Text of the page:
Also entertaining is the Cult Selector.

Oh, by the way, the ads on that site are atrocious. Sorry.

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PostPosted: Wed Jul 21, 2004 5:48 pm 
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InterruptorJones wrote:
This is refreshing to hear. Too many people claim to speak for god or to be doing god's will. Pascal said that god, if he exists, is "infinitely incomprehensible", which you seem to agree with, and which I think is sensible. Of course, Pascal's Wager was complete bunk (I wonder if I still have that essay..), but that one point is valid, at least. People of faith can (and, I suppose, should) act according to their interpretation of god's will, but need to remember that compared to god, they are infinitely fallible in their interpretation.

Woah, about a dozen posts since I started typing mine! (How many more will show up before I'm done writing this one?)

Jones, you're right in saying that God is incomprehensible. Fortunately for us, he is a personal God and desires to relate to his creation. He does make himself known to us -- though not fully, since we cannot know him fully -- and has revealed to us everything we need to know about him.

Paul described this concept with the analogy of a mirror. Keep in mind that in the 1st century A.D., mirrors were not as clean and perfectly reflective as our mirrors today. They probably used pieces of polished metal -- bronze, silver, whatever they had available -- that would have shown a muddled reflection, at best.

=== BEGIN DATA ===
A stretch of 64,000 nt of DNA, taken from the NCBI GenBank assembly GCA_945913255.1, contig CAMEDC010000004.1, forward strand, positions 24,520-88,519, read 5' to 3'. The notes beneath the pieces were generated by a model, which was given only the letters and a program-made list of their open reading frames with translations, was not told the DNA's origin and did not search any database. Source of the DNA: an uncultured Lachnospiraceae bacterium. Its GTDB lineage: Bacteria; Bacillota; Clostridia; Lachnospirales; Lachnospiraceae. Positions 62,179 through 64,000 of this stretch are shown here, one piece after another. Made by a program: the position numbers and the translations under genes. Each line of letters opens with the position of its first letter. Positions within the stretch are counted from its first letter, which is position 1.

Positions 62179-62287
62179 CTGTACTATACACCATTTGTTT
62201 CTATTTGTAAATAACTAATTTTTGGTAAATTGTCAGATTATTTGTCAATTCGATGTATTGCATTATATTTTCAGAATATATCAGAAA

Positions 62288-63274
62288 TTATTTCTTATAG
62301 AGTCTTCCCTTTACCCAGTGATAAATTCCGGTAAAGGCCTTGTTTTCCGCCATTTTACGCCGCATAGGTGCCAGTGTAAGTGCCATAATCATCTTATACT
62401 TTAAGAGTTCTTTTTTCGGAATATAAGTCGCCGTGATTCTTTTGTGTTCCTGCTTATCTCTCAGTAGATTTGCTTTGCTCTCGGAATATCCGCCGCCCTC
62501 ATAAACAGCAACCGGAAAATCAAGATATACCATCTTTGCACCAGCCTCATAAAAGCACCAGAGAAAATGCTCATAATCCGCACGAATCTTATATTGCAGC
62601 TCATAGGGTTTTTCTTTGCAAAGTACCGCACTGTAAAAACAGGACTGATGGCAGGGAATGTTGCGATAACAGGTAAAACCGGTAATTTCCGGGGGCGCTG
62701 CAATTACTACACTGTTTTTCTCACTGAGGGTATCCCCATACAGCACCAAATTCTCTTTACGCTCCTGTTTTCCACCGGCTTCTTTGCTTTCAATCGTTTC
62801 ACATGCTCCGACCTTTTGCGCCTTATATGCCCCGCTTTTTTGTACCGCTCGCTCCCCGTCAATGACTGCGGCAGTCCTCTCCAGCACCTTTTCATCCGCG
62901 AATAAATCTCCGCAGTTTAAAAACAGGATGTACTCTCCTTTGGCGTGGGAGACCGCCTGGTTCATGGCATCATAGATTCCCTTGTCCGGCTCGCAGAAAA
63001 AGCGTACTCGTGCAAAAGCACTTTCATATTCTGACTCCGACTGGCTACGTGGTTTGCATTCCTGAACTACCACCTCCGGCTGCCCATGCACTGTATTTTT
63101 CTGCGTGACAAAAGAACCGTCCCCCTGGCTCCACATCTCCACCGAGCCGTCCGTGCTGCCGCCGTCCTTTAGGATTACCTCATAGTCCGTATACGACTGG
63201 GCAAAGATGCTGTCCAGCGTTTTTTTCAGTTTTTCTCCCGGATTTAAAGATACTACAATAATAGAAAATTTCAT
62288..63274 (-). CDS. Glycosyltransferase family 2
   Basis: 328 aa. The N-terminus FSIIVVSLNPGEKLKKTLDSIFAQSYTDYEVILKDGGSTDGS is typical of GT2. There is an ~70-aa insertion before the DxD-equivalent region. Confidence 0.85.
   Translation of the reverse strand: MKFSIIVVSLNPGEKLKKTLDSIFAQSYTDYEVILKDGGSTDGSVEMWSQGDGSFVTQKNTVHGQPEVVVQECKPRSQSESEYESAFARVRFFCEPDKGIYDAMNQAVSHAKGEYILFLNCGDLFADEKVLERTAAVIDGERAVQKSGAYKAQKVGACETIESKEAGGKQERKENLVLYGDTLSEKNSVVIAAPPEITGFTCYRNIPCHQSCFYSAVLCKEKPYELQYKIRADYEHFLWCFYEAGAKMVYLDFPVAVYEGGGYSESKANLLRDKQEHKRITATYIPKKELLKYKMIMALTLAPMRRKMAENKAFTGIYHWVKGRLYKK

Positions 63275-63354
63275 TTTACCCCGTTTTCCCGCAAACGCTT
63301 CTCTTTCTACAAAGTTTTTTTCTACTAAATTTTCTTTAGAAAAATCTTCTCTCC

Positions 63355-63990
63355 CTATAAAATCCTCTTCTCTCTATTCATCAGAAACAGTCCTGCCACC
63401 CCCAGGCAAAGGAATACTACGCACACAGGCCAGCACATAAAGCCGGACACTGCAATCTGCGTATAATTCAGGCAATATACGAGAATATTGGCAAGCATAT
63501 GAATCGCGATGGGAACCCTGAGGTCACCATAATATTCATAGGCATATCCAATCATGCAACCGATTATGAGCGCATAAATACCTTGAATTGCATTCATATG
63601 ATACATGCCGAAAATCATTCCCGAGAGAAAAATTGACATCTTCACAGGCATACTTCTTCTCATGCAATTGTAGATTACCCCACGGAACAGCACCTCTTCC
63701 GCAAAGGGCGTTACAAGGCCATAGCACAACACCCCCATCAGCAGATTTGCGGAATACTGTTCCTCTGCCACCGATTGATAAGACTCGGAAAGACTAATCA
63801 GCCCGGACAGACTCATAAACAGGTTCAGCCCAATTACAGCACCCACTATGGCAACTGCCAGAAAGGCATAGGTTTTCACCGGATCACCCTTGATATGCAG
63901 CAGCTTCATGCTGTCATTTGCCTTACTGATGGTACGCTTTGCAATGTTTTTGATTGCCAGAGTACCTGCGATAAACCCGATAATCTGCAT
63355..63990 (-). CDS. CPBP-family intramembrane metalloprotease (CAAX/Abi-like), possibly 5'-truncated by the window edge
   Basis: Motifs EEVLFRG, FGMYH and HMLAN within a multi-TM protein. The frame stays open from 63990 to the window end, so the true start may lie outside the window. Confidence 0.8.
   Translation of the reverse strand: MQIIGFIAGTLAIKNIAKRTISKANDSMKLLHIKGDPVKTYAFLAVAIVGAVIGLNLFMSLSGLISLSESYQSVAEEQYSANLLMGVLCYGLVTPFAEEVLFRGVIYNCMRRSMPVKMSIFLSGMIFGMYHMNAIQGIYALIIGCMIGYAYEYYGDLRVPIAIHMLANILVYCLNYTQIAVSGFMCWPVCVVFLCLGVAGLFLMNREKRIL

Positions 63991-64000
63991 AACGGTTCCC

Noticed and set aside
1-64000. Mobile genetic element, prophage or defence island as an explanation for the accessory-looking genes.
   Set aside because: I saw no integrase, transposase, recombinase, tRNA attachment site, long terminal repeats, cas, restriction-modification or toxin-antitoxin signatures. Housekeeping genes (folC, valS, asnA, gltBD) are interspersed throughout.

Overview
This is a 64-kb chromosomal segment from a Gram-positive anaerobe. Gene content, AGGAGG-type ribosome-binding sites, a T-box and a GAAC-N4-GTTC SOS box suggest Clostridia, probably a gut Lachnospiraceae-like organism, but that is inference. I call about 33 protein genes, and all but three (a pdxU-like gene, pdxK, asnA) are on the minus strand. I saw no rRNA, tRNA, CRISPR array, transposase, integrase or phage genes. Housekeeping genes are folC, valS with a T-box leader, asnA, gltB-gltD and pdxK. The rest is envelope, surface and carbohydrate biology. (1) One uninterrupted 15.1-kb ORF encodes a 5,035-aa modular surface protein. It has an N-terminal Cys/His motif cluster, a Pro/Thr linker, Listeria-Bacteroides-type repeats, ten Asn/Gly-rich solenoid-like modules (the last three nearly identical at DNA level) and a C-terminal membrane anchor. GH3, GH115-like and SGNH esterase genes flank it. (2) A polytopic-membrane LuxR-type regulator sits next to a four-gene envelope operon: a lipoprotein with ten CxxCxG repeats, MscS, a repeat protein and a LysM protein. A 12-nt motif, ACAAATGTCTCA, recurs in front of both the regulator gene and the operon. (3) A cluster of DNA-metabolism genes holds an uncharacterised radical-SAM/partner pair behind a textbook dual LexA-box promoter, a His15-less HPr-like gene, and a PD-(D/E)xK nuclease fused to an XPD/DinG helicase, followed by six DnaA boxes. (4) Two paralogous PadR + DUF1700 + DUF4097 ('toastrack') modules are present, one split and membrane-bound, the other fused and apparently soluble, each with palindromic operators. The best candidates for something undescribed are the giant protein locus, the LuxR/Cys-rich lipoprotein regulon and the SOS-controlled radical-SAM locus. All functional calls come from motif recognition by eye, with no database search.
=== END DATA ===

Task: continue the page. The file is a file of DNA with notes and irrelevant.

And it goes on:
1 Corinthians 13:12 NIV wrote:
Now we see but a poor reflection as in a mirror; then we shall see face to face. Now I know in part; then I shall know fully, even as I am fully known.

So, based on this verse, one might call Christian faith cloudy, but certainly not blind.


Last edited by JoeyDay on Wed Jul 21, 2004 5:55 pm, edited 5 times in total.

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InterruptorJones wrote:
I was just poking through my blog archives and came upon this Belief System Selector. It tells you what religions most fit your belief set. By "selector" they really mean "personality quiz", so keep in mind that it's totally unscientific. I'm gonna take the quiz now to see how much my results differ from the results I got when I took it two years ago. I'll post the results, just for kicks.

Also entertaining is the Cult Selector.

Oh, by the way, the ads on that site are atrocious. Sorry.

Probably more scientific than these: Beliefnet.com's Belief-o-Matic.


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InterruptorJones wrote:
I'll post the results, just for kicks.

Man, that quiz was a lot harder than I remember. But I got the same top 5 (top 6, actually) as two years ago, but in a slightly different order: